Health care reform

Here is an interesting article on France and the Netherlands’ health care system by Mother Jones, one of my favorite magazines.  My favorite part is this:

“In the course of a few dozen lengthy interviews, not once did I encounter an interview subject who wanted to trade places with an American. And it was easy enough to see why. People in these countries were getting precisely what most Americans say they want: Timely, quality care. Physicians felt free to practice medicine the way they wanted; companies got to concentrate on their lines of business, rather than develop expertise in managing health benefits. But, in contrast with the US, everybody had insurance. The papers weren’t filled with stories of people going bankrupt or skipping medical care because they couldn’t afford to pay their bills. And they did all this while paying substantially less, overall, than we do.”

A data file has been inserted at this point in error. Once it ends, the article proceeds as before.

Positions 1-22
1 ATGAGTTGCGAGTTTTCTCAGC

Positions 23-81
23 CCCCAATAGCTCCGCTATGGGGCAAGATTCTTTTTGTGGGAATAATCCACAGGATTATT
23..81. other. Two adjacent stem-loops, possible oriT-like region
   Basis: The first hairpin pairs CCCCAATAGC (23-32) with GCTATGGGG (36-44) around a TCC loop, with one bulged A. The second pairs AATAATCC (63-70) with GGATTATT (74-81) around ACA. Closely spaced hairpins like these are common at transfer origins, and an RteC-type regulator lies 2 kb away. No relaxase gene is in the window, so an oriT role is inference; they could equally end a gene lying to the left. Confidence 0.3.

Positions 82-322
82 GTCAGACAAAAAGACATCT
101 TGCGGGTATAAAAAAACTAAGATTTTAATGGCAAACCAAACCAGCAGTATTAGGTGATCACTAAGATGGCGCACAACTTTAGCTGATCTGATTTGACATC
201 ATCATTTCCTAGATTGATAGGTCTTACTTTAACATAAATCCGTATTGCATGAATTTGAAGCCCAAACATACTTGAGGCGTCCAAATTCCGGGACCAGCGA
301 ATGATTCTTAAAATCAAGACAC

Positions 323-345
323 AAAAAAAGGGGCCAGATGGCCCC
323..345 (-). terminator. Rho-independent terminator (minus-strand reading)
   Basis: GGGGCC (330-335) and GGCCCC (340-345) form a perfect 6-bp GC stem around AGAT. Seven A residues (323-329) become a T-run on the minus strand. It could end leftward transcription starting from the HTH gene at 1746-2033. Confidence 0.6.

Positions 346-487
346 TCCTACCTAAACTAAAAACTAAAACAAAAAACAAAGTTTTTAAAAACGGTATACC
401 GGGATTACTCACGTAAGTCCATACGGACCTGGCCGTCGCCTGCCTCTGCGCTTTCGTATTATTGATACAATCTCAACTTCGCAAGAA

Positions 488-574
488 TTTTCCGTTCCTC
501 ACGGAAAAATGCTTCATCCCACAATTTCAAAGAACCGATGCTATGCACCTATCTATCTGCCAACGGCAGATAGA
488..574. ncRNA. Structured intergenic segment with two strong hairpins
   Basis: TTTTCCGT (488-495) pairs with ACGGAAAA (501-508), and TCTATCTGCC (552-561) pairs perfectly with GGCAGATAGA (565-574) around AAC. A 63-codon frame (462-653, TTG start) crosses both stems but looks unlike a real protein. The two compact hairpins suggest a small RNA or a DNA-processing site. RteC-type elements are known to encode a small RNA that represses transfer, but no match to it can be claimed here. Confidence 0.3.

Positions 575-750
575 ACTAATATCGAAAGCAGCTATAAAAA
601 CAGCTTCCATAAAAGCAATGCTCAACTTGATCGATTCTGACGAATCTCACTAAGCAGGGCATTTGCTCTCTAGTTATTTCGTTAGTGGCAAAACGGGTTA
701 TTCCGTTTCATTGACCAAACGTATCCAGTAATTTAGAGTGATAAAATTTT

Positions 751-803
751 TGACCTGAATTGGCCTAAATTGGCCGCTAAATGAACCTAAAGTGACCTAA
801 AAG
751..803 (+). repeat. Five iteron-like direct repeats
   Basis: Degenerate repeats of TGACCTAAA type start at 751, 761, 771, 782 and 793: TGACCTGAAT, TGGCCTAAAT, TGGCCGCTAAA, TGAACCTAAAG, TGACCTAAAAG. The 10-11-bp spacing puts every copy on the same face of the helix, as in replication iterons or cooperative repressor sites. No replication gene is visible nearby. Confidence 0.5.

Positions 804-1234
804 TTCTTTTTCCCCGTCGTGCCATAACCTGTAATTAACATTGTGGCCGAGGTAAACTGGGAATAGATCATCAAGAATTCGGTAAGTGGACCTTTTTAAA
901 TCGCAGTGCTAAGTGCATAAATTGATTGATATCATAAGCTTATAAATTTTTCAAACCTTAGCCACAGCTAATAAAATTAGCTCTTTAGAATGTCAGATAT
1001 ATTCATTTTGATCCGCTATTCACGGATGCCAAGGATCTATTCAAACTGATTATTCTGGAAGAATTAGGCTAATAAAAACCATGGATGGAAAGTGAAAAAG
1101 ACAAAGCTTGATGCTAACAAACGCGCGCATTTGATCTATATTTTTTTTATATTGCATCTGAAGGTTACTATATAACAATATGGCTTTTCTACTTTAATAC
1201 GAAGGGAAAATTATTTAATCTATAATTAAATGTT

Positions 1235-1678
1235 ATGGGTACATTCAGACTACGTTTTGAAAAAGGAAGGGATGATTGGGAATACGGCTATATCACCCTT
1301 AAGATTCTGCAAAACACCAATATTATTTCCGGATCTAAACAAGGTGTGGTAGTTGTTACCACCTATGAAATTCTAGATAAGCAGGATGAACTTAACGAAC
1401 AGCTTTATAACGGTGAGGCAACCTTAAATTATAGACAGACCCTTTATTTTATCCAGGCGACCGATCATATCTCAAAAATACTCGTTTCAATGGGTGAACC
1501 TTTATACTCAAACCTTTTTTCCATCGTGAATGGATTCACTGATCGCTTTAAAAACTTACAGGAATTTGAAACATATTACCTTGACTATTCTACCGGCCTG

It still amazes me that we don’t have any form of a public option, despite obvious evidence that our system is terrible.  The onlyobvious explanation to me is that our politicians really don’t care about the peopel they represent.  I know, surprising isn’t it.  Still, it’s hard to feel like we live in a representative democracy with nonsense like this happening.

On a side note, we still have plenty of money to give to Israel – an estimated 20 percent of their defense budget.  This definitely shows what our government thinks is important, and it isn’t the health of its citizens – or the soldiers it claims to love so much.


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